President George W. Bush was in Avengers: The Initative, his Western White House at Crawford being threatened by Hydra terrorists. He got Iron Man, Hank Pym and Reed Richards in his office and asked them to be to capture Captain America and kick off Civil War. He shook Yellowjacket's hand and said, "Heckuva job, Pymmy."
The story that's been dominating the Marvel Universe for the last three year has been all about the passage of a controversial federal law and the men and women who support and oppose it.
While the president has been a mostly off-panel force in these stories, why not go ahead and give him a comic book of his own to focus more intently on this stuff? A Marvel West Wing starring President Barack Obama, Henry Gyrich, Norman Osborn and Tony Stark. Meetings with Doctor Doom, The Black Panther and Namor. Behind the scenes in the war against The Inhumans and The Skrulls. Heated debates about the constitutionality of the SHRA and the 42 prison complex and mutant rights.
Think of the publicity the book would get! Good or bad, it would certainly garner attention.
Thought #4: Why the fuck would the President of the United States of America be seen speaking to and "terrorist fist-jabbing" Spider-Man? I mean, you and I know Spidey's a super-hero, and a decent enough guy under his mask. And anyone who sees Joe Quesada on the news or hears him on the radio or reads an interview with him in USA Today and rushes to their nearest comic shop to buy this sure to be a hot, valuable collectible issue to include in their two comic book collection of the death of Superman issue and the death of Captain America issue know he's a hero, but within the Marvel Universe he's viewed as a dangerous criminal and suspected terrorist.
He's a wanted criminal who is so wanted that the federal government employs mass-murderers to try and catch him; when they do catch him, they will put him into an extra-dimensional internment camp—a sort of superhero Guantanamo Bay—until he agrees to unmask and sign the superhero draft that is the Superhuman Registration Act. Remember that thing? It's the thing that all the Marvel heroes were so passionate about that they went to war over it and beat up and even killed their friends over it, and despite the fact that it was central to the reorganization of the Marvel Universe into a hostile police state, no one ever actually tries to enforce it. Iron Man and Ms. Marvel bump into Spider-Man about once a week, and are all just like, "Oh, I'll let you go with a warning this time, but another twelve or fifteen warnings and you're just going to have to get arrested."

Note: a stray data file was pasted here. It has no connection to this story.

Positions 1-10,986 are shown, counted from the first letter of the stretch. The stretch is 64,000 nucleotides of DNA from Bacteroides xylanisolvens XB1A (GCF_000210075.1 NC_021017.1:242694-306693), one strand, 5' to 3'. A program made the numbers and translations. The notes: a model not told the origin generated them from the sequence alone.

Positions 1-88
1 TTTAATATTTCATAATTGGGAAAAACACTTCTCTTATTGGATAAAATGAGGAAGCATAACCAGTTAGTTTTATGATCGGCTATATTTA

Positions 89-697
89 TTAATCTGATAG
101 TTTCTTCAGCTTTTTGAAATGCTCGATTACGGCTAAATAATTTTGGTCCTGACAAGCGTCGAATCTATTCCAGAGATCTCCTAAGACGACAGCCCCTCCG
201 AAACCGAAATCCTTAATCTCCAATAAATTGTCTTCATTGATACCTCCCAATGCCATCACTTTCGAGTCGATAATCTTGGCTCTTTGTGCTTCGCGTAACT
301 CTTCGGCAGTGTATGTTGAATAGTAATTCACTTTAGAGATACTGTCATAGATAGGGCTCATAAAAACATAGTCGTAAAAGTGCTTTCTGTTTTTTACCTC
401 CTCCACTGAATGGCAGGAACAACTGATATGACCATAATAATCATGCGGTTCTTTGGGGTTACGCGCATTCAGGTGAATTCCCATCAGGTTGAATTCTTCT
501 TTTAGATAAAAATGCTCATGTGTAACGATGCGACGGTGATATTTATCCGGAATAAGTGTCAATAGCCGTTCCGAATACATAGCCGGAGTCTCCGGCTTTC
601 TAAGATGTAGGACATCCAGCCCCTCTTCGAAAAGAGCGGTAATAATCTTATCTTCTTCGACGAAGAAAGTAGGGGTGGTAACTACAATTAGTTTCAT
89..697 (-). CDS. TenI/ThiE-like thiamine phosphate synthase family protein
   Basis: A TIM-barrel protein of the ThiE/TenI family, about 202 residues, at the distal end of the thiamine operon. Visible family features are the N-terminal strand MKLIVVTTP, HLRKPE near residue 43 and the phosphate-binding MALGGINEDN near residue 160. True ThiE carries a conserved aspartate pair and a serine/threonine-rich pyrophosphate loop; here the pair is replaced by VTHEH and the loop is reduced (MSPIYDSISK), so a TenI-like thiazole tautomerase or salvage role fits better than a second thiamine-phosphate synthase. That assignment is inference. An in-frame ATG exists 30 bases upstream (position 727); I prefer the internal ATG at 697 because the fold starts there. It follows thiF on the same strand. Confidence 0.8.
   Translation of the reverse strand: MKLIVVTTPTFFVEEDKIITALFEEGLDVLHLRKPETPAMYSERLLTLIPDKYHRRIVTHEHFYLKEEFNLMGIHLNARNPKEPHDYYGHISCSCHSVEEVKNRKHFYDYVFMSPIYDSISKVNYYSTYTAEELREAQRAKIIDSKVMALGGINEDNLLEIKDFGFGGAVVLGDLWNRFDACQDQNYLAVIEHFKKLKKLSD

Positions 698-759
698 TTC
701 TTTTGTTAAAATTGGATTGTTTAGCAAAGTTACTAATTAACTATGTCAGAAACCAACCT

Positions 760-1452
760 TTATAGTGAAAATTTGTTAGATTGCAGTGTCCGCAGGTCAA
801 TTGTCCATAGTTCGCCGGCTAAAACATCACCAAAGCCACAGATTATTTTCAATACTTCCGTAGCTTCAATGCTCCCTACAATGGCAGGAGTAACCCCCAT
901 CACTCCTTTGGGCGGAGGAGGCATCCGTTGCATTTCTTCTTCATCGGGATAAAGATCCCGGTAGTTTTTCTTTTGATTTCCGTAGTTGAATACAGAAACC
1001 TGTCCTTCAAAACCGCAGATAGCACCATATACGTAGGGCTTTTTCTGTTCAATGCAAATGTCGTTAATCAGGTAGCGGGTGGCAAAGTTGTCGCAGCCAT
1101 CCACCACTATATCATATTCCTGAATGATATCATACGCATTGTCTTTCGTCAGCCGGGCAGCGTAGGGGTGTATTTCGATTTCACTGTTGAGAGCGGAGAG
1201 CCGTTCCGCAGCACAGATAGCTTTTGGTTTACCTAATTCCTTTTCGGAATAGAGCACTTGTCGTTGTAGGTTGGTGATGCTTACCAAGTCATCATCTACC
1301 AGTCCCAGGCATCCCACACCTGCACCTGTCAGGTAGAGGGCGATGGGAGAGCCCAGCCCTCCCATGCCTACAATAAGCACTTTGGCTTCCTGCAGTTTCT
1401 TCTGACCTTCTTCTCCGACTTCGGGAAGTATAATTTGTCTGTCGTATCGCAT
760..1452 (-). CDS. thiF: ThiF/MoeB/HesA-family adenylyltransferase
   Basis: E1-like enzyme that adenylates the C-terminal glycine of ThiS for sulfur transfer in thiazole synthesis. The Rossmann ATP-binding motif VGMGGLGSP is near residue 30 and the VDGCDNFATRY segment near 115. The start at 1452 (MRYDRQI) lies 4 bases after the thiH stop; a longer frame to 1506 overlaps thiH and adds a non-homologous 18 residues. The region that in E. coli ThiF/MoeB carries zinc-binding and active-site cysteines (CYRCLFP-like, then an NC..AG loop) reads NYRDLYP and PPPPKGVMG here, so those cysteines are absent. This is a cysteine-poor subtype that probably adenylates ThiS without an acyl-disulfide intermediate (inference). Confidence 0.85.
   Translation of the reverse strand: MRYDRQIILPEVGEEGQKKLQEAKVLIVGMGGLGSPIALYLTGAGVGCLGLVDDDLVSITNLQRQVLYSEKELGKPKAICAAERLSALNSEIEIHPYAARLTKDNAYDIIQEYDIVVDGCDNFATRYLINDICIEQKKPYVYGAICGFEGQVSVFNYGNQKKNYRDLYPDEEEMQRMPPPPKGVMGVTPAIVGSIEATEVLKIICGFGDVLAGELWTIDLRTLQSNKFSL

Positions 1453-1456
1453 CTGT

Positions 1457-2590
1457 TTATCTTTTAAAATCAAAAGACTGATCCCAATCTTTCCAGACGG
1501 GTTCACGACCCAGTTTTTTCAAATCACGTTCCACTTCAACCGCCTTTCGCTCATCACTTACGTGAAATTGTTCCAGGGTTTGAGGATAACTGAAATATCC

I'm trying to think of the real world equivalent to Spider-Man, but I can't seem to do it, because the Marvel Universe is now so extremely far to the right of the real world. A terrorist probably isn't the right comparison here, even though that's the metaphor Mark Millar was working with in Civil War. Maybe seeing Obama give daps to Spidey in the Marvel Universe would be like seeing him kiss Bernie Madoff on the forehead in the real world? Although Madoff might be too weak an analogy, as his crimes are simply economic, whereas Spidey's are a matter of national security...
At any rate, Obama, who bounced fascist tool Tony "Iron Man" Stark from the job of Guy In Charge of Interring All Super-Heroes Who Won't Play Ball With Uncle Sam for not fascist or tool-like enough and replaced him with mass-murdering psychopath Norman "The Green Goblin" Osborn, wouldn't be all that likely to give Spidey daps in the Marvel Universe.
Oh Marvel, why do you keep trying to sell us all these terrible comic book stories all about politics if you yourselves don't even like to adhere to the depressing status quo you spend years arriving at?
Thought #5: Spidey, dude, how did you confuse Adrian "The Vulture" Toomes with Vice President-Elect Joe "Sam The Eagle" Biden? The former is as bald as his namesake, while the latter has snowy white hairplugs?